Uterine Fibroid Embolization

What are uterine fibroids?

Uterine fibroids are non-cancerous tumors that grow within the muscle tissue of the uterus. There are 4 primary types of fibroids: intramural, subserosal, submucosal, and pedunculated. It is common for a woman to have multiple types of fibroids.


Intramural Fibroids

Intramural fibroids are the most common type of fibroids, which usually grow within the uterine wall then expand from there. When these fibroids expand, they make the uterus feel enlarged and are often mistaken for pregnancy or weight gain. Other symptoms include heavy menstrual bleeding, prolonged menstrual cycles, pelvic pain, and frequent urination.

Subserosal Fibroids

Subserosal fibroids usually grow on the outer uterine wall, which can continue to grow outward. The increased size will put pressure on surrounding organs causing pelvic pain and pressure. This type of fibroid does not usually cause excessive bleeding.

Submucosal Fibroids

Submucosal fibroids develop under the lining of the uterine cavity, which can block the fallopian tubes when they increase in size and can cause complications with fertility. These are the least common type of fibroids. Some women will experience no symptoms while other women will experience heavy and prolonged menstruation.

Pedunculated Fibroids

Pedunculated fibroids grow on a stalk, which can grow into the uterus or outside of the uterine wall, resulting in pedunculated submucosal or subserosal fibroids. Some women will experience pain and pressure due to the fibroids twisted on the stalk.

Uterine Fibroid Symptoms

Symptoms depend on the size, location, and the number of fibroids. Symptoms can be so severe that daily activities are unbearable. However, many women who have fibroids experience very minor symptoms or none at all.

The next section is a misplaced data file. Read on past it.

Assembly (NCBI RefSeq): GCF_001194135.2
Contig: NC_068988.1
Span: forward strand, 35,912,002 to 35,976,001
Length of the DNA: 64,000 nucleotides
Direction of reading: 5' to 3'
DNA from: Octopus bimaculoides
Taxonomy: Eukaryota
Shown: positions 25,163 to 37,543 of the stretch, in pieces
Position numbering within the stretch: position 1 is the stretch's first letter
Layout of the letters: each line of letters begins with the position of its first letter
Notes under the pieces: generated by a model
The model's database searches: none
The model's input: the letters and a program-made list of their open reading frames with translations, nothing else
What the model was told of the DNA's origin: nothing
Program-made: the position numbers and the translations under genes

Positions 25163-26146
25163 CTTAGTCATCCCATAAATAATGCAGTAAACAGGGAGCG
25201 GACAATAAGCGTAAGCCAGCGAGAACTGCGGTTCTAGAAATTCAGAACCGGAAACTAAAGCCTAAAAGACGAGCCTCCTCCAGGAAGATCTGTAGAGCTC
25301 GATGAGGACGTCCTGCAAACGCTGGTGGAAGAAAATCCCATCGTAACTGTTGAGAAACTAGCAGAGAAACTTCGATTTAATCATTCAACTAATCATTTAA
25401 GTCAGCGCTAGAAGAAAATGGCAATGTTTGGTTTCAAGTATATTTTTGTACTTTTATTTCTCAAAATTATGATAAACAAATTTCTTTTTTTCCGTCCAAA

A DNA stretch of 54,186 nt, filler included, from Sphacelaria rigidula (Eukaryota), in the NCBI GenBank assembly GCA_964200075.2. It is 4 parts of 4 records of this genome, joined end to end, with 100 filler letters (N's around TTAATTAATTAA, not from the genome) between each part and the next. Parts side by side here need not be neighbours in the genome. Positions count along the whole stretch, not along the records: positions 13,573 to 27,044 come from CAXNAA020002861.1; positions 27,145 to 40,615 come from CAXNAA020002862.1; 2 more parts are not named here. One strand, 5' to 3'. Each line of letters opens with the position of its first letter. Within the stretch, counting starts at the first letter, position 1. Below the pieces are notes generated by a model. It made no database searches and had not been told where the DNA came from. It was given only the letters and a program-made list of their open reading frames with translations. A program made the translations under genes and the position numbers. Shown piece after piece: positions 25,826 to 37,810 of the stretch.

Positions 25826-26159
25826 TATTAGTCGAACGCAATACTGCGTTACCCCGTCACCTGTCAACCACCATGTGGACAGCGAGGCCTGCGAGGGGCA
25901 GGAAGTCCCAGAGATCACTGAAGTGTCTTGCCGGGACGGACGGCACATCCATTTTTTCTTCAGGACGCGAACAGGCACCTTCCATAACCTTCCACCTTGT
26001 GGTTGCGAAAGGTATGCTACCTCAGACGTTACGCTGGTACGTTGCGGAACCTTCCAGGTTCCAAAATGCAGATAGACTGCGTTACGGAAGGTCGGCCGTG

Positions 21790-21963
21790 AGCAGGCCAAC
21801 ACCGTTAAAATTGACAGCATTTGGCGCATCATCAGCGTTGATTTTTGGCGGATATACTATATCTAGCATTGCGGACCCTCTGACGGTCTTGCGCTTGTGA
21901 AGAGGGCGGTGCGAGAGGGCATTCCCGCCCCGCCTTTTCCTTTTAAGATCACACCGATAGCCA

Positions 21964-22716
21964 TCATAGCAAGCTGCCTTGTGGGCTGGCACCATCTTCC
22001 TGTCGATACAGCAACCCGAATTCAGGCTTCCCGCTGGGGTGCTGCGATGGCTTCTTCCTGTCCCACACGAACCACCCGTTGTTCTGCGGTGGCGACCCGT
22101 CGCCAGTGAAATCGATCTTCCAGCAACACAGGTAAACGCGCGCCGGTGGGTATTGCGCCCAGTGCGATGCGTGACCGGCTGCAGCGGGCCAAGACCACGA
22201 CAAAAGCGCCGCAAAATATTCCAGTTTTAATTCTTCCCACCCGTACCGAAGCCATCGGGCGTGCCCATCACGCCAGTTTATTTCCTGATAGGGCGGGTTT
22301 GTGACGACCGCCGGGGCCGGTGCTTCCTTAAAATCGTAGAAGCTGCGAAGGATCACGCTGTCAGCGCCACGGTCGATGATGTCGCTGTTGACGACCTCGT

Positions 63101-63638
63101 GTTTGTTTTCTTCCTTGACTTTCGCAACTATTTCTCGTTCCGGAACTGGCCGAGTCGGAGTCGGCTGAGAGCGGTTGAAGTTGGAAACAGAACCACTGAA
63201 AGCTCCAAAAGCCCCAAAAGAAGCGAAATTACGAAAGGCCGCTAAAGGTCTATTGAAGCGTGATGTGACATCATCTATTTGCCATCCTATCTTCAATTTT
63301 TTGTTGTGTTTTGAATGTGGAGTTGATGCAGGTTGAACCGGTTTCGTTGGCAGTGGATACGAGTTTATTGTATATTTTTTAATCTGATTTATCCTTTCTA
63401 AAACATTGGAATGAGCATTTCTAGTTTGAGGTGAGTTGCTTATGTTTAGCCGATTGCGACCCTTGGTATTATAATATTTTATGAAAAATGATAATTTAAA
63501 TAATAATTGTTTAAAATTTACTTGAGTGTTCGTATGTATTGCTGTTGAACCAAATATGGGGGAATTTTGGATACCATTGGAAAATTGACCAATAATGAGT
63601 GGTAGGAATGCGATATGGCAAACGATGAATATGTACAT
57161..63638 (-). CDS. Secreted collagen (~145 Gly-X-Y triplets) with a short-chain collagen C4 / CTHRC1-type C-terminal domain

Excessive menstrual bleeding

Prolonged menstrual cycles

Pelvic pain and pressure

Frequent urination and incontinence



Leg pain


Millions of women have uterine fibroids but experts are not positive what causes them. Researchers believe estrogen, progesterone, growth hormones, and genetic changes are related to fibroid growth. Stress and unbalanced micronutrients (such as iron and vitamin D) may also contribute to fibroid growth. Most likely, many factors interacting together cause fibroids.

Uterine Fibroid Treatment Options

Uterine fibroids only need to be treated if they cause serious symptoms. Many women never experience symptoms; thus, do not know they have fibroids. If the fibroid tumors do cause symptoms, there are a couple of treatment options.

Surgical Options

Surgical options to treat uterine fibroids include hysterectomy and myomectomy.

The disadvantages of both Myomectomy and Hysterectomy are due to the invasiveness of the procedures that requires a large incision, general anesthesia, and risks associated with surgery like blood loss, pain, infection, and longer recovery. The hospital stay usually lasts 1-3 days and recovery time is generally 2-6 weeks.

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